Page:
The Virginia federal district court judge who ruled yesterday that the individual mandate in the health care bill is unconstitutional is catching a lot of flack — and not just for having a financial interest in an anti-health care reform consulting firm.
Legal experts are attacking Judge Henry Hudson’s decision on the merits, citing an elementary logical flaw at the heart of his opinion. And that has conservative scholars — even ones sympathetic to the idea that the mandate is unconstitutional — prepared to see Hudson’s decision thrown out.“I’ve had a chance to read Judge Hudson’s opinion, and it seems to me it has a fairly obvious and quite significant error,” writes Orin Kerr, a professor of law at George Washington University, on the generally conservative law blog The Volokh Conspiracy.
Kerr and others note that Hudson’s argument against Congress’ power to require people to purchase health insurance rests on a tautology.
The key portion of the ruling reads:
If a person’s decision not to purchase health insurance at a particular point in time does not constitute the type of economic activity subject to regulation under the Commerce Clause, then logically an attempt to enforce such provision under the Necessary and Proper Clause is equally offensive to the Constitution.
Kerr notes that this is all wrong. The Necessary and Proper Clause allows Congress to take steps beyond those listed in the Constitution to achieve its Constitutional ends, including the regulation of interstate commerce. Hudson’s argument wipes a key part of the Constitution out of existence. Kerr says Hudson “rendered [it] a nullity.”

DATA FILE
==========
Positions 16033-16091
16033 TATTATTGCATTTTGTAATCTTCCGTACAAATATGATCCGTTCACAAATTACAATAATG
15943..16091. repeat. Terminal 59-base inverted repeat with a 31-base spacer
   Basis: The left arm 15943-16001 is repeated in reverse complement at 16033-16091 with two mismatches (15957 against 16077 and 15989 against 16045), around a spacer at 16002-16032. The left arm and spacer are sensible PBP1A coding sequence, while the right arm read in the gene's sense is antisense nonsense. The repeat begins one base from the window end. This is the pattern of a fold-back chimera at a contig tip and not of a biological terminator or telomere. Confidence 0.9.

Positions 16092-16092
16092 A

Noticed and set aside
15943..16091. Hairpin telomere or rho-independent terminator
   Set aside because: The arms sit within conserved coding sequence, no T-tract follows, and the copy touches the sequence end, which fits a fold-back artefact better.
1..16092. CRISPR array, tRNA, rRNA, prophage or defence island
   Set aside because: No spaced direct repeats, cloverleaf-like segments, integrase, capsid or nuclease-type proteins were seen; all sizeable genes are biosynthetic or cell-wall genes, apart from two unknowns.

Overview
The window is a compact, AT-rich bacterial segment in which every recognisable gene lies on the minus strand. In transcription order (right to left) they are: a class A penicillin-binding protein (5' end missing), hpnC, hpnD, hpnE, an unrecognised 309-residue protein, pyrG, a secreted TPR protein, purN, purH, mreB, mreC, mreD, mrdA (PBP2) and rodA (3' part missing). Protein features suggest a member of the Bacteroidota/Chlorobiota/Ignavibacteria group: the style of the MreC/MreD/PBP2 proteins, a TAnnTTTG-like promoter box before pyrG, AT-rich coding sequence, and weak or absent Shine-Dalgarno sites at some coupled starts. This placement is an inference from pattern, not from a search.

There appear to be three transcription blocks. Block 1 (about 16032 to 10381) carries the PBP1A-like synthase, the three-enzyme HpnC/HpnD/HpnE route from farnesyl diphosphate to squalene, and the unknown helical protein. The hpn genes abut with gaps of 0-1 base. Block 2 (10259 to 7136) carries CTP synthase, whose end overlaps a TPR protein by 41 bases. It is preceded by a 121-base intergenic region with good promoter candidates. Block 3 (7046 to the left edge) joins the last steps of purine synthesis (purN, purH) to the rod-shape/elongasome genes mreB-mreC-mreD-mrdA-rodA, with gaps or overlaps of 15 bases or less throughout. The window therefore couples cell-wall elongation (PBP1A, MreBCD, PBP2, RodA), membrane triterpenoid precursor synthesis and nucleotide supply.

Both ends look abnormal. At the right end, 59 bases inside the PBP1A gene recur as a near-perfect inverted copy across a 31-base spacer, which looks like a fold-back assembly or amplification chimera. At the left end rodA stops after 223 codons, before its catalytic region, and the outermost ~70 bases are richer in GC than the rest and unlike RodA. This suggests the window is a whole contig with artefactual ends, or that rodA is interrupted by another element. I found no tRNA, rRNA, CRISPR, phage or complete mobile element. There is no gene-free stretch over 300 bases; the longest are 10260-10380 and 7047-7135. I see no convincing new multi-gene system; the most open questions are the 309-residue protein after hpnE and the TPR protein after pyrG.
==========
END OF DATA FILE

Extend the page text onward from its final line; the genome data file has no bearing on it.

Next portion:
Kerr’s co-blogger, Case Western Reserve University Law Professor Jonathan Adler agreed, though he cautioned that Hudson’s error doesn’t necessarily imply that the mandate is constitutional.
In an interview with TPM this morning, Timothy Jost of Washington and Lee University, a supporter of the mandate, called the logic on this point “completely redundant.”
“In Hudson’s opinion he basically conflates the Commerce power and the Necessary and Proper power and says that each provision in a statute has to be looked at independently from every other provision, and each provision has to be independently authorized under the Commerce Clause,” Jost said. “And if it isn’t, the Necessary and Proper Clause doesn’t grant any more authority.”
As a result of this error, Hudson never engages the key question in the case: whether the individual mandate is a reasonable way for Congress to implement regulations within its purview.
“Given that existing Supreme Court case law gives the federal government a fairly straightforward argument in support of the mandate under the Necessary and Proper clause, Judge Hudson’s error leads him to assume away as a matter of ‘logic’ what is the major question in the case,” Kerr writes. “That is unfortunate, I think.”
[Ed. note: This post was edited after publication]